Star Grazing

To see or to be seen…that is the question. This city is, ostensibly, about running the most powerful nation in the world, doling out tax dollars and greasing the wheels of justice. The subtext, though, is celebrity. Fame and immortality, being known beyond your small circle and short life…these things compel us to do many things.

During my first stint making unrequited passes at the WoB, I got a chance to go to the famed Radio & Television Correspondents’ Dinner. Well, not to the event itself, but to the “after parties” thrown by the media scrum that clings to the political celebrity culture like a lamprey to a shark. My “in” was a job at the “most respected hour of news” and I went with some younger news desk denizens. We got drunk.

Now, I’ve always been good with names and faces. Really good. With baseball players as a kid, punk and new wave bands as a teen and politicians and journalists ever since. Suitably sloshed and dressed up, a young Eastern Elite and I gamboled around from party to party. Fox News had a killer bar, BTW. They had Jack. I was seeing one named face after another. I was seeing them all. I wanted to be one of ’em.

I began starf’cking.

As a tall, now completely unwatchable babbling head walked by I said, “Hello, Mr. O’Shut-up…you’ve inspired me to get into this business!”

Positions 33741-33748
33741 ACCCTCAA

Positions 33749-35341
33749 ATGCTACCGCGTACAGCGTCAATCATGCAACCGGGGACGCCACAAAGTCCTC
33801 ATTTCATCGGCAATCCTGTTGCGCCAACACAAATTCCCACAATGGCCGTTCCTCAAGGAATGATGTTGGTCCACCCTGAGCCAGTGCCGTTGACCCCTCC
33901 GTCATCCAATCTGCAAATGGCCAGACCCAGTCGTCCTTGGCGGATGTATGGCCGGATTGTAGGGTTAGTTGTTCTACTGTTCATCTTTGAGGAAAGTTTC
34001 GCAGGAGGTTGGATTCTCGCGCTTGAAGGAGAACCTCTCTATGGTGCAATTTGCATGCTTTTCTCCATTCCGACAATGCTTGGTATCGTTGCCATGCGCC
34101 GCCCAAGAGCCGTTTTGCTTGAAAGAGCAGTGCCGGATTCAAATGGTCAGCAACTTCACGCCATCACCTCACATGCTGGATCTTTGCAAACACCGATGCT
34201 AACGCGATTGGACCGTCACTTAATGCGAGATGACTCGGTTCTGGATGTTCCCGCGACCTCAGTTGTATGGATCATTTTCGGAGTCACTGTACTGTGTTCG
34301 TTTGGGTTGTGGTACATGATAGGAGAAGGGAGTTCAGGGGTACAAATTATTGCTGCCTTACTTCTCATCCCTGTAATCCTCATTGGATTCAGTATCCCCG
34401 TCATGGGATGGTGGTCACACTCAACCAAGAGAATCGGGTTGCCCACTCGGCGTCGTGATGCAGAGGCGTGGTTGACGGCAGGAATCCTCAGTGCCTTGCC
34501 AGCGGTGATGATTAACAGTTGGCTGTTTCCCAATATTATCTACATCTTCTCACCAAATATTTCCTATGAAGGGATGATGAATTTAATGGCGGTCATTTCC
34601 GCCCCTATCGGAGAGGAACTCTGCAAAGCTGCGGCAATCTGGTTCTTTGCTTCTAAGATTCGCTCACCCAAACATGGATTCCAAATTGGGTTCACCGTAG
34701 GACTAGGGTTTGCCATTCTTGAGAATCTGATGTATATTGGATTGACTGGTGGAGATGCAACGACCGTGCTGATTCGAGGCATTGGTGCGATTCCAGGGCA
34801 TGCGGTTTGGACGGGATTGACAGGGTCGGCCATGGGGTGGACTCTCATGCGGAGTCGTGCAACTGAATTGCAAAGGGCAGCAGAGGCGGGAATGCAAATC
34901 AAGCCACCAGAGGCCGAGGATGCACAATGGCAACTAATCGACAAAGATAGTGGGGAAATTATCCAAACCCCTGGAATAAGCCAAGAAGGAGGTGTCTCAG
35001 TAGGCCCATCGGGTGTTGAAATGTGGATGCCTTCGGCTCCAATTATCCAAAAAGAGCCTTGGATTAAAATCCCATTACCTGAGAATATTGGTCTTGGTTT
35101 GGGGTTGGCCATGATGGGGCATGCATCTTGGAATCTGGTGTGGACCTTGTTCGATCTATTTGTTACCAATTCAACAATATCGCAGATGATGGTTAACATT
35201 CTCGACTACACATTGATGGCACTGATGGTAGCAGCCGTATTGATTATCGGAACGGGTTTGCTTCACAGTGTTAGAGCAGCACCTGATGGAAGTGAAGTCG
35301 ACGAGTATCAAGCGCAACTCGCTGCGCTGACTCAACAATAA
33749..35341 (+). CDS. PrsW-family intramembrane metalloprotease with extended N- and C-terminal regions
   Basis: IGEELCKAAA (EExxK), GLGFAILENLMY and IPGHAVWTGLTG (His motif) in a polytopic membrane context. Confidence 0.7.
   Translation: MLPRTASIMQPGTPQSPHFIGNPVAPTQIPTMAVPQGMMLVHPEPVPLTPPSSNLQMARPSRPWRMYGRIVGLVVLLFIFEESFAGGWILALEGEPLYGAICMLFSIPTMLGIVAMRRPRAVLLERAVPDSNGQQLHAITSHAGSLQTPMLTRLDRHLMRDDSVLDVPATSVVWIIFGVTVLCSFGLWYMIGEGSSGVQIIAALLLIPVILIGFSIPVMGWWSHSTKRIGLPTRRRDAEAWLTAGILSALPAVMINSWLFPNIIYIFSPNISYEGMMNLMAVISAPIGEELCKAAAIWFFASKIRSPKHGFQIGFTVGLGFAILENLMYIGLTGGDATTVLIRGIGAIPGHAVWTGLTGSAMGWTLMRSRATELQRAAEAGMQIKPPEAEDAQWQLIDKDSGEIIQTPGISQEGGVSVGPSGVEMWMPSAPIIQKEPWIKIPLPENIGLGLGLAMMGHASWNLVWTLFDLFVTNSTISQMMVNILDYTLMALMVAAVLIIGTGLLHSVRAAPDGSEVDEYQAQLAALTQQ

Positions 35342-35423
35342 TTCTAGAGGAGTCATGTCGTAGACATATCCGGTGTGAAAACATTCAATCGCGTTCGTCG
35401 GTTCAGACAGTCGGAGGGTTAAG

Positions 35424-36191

“What did you just say?,” blurted out of the Elite’s gaping mouth. “C’mon, don’t starf’ck.”

Chastened and reprimanded, my soul poked a finger in my conscience’s eye. The Elite had taught me a lesson, perhaps the most important lesson on survival in the WoB. Funny, but I really didn’t even like the guy I’d just complimented. We were so far apart on so many levels. But when we were close, in the same physical area, I morphed into a socio-political sycophant. That’s the dynamic of celebrity and our mass-cultural delusion that they inherently mean something as people because they are known. Seeking meaning in our lives we become pretenders or admirers. I was a pretender. I wanted to be a pundit, a babbling head. I got caught up in the dynamic.

So I drank so more. It was fun.

So last night, faced with a bevy luminaries–from entertainment and politics–I was prepared. It was part of a story I’m doing, so I wasn’t on the A-List or B-List…just the see-list. Therefore, my participation was buffered by a semi-permeable layer of work. But I did see one beautiful, famous Irish lass, spoke quickly with a famous, funny musician and generally observed, from my chastened perspective, all the others who needed to be seen with those who are seen, and those who try to see them all. Countless people posed for paparazzi as if Andy Warhol was standing behind them with a stopwatch, timing them while they frantically tried to look hot and hip. Then came the schmoozing, lots of head nodding, lots of martinis and overdone make-up. Mostly, people waited for the big star of the night, a beautiful actress accompanied by her female family cohort, to arrive. They stood around like cattle waiting for the hay bail to drop off the back of the flatbed. They just wanted a chance, a small nibble at her ear. She blew right by them.

After all my experiences, all my sightings and conversations with the WoB’s various sorts of luminaries, I think my star-f’cking days are long gone. It’s more interesting now to watch other people make their passes and be turned down. Or to get there passes accepted…at a great price.

Luckily, I’m broke.

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